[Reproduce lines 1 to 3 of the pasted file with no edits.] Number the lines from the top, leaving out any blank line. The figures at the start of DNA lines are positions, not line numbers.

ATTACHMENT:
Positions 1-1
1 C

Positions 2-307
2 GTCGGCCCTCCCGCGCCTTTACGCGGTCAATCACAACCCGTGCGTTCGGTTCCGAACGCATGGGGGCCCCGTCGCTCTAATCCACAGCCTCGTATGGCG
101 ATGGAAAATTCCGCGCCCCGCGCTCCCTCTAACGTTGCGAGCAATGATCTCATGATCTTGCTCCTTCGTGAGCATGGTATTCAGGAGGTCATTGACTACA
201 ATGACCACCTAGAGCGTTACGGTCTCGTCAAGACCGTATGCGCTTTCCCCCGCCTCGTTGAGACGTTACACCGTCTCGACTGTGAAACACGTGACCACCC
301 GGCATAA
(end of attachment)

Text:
Positions 1-1
1 C

Positions 2-307